As for the betterment of mankind... Well, it's quite enough for me right now to know that right now, somewhere in the world, someone is reading words I was paid to write.
Sunday, January 07, 2007
The trouble with (wannabe) writers
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Well, they say a writer needs to have a good, solid ego - all that time alone, no one to pat you on the back and tell you what a great job you're doing, etc. - but these folks have really taken it to heart.
I agree that writers need to have confidence in their work. But, as you pointed out, there's a big difference between having confidence and having what these emails demonstrate. I think the main difference is that a writer with confidence still thinks they're going to have to put hard work into achieving their dreams, whereas these two seem to think that all they need to do is "write it and they will come."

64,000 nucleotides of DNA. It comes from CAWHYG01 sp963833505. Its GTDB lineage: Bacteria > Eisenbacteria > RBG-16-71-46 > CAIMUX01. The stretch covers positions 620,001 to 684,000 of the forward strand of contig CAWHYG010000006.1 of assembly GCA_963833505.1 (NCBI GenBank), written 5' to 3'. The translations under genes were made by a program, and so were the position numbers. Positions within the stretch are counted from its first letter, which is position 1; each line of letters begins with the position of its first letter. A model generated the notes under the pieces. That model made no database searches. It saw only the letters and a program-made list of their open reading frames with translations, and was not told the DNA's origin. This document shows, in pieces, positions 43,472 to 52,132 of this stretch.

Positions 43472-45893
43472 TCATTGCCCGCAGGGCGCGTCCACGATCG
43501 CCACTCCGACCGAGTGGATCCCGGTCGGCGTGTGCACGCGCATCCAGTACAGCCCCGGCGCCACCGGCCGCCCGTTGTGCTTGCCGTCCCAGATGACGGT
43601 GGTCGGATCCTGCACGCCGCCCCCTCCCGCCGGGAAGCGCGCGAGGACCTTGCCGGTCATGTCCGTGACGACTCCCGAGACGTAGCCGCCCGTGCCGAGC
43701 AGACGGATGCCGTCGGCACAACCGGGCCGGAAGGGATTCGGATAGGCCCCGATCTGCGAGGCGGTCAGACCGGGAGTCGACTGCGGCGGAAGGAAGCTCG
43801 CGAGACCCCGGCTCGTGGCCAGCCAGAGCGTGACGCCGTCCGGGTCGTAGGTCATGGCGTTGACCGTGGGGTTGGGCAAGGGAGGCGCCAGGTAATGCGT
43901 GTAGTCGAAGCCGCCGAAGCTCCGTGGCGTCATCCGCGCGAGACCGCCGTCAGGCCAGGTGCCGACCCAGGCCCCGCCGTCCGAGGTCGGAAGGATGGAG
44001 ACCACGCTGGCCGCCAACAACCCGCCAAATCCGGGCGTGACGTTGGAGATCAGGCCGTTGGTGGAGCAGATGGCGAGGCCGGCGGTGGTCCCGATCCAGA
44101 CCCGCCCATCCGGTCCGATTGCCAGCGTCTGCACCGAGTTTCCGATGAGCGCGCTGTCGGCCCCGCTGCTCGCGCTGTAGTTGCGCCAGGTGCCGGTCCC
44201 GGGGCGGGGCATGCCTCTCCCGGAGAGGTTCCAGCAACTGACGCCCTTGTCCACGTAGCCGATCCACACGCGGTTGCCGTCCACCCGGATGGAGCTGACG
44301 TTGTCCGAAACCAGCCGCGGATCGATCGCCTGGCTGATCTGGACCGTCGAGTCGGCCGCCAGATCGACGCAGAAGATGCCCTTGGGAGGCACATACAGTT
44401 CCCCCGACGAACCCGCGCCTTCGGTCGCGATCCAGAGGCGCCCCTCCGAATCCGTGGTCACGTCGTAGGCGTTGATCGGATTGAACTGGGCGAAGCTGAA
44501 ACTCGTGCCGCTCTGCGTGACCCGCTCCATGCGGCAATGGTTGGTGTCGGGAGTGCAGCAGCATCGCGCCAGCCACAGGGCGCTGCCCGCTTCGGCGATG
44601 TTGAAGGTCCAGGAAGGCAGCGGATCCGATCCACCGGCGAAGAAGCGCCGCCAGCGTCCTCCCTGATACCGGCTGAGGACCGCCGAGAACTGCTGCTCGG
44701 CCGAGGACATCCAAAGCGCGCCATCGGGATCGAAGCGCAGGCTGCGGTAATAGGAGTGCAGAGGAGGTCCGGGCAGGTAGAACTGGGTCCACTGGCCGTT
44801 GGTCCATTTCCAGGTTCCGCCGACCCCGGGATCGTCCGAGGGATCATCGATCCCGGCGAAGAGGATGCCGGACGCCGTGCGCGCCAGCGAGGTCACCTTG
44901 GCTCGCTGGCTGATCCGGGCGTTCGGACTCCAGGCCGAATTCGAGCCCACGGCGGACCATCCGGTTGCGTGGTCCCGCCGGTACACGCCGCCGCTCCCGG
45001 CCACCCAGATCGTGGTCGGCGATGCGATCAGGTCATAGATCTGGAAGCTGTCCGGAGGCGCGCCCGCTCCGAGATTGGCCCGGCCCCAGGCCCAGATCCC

I think any writer who has achieved success knows that it didn't come easily. Oh, sure, we all have dreams of wowing editors and agents alike with our obvious talent... But when it comes down to it I don't really believe that's going to be the response to every submission I send out!
what you say is true swan..most creative people value the journey more than the destination - because they realise that in strife and rejection there is great learning.
yet, we must remember that we live in fast food times, where reality tv makes overnight celebrities of till now nobodies. we are a generation in fast forward who does not want disappointment to ruin our deadlines for success. we cover our fear (of failure) with projections of confidence.and life unfortunately does not humour us.sooner or later the truth shall face us and then the true worth of the artiste's desire will shine thru. only time and failure will tell whether those people who e-mailed you in their confidence of being 'real' writers - will bow down to the reality of rejection and humiliation or chug forward, persevering in the face of the unknown in full faith that their voice has a soul.